By WECT Staff | February 3, 2021 at 6:42 PM EST – Updated February 3 at 7:26 PM
WHITEVILLE, N.C. (WECT) – Michele Williams, a teacher at Columbus Christian Academy, lost both of her sisters in the last year.
Her older sister, Jeanene Lee, died of an illness in June, and her younger sister, Wendy Fipps, lost her battle with Covid-19 in January. Like Williams, both sisters were educators.
“I just want to honor them in so many ways,” Williams said. “Little things that they had interest in that worked very successfully in their classroom, I want to try to bring a little bit of that into my room and just honor them the best way that I can.”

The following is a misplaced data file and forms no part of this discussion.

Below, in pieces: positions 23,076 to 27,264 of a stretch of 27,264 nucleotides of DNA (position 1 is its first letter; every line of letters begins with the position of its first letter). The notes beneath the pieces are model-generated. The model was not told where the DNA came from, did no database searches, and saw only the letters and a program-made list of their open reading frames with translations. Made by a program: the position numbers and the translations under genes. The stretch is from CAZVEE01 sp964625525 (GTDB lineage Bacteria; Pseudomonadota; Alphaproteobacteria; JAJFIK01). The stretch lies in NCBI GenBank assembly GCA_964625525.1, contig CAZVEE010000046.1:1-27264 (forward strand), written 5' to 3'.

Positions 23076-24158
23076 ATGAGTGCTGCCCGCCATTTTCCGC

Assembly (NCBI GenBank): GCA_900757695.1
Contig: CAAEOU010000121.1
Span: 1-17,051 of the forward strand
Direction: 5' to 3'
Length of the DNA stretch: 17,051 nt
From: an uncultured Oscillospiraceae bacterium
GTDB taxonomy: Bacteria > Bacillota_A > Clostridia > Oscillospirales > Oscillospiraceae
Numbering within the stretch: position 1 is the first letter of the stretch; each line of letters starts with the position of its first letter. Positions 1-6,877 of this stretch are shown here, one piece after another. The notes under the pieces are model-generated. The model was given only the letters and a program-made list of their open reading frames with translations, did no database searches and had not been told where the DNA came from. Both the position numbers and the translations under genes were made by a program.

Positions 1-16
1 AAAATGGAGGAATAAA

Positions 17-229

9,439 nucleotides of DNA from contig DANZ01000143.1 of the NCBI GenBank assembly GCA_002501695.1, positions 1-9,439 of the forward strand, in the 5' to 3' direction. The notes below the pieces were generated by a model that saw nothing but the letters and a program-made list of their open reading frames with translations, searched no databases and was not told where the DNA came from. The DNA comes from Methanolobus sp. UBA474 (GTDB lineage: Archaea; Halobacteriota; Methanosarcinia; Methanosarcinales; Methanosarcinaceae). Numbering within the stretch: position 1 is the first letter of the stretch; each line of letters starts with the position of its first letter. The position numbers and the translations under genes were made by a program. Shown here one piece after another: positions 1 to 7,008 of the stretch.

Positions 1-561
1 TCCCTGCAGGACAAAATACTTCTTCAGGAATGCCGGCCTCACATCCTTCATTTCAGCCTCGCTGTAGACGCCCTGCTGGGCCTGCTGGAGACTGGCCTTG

Fipps was a teacher at Edgewood Elementary School in Whiteville, just down the road from Columbus Christian Academy.
“I think they’re working on a little garden for her and different things but it’s been very difficult,” Williams said of the efforts to memorialize her sister at Edgewood.
Now, Williams hopes to honor their legacy and continues to teach her students in person despite the risks the virus presents.
“If my sisters were here they would want to be face-to-face with their students,” says Williams. “I think it’s so important, socially, for the students to be back in the school realm. Our students being able to be on campus has been tremendous, so many smiles, so many happy parents.”
Williams also says she hopes school teachers and staff can get access to the vaccine soon.
“For safety purposes in these classrooms—these children really want to hug us and come up and be so close—that is very vital,” says Williams.
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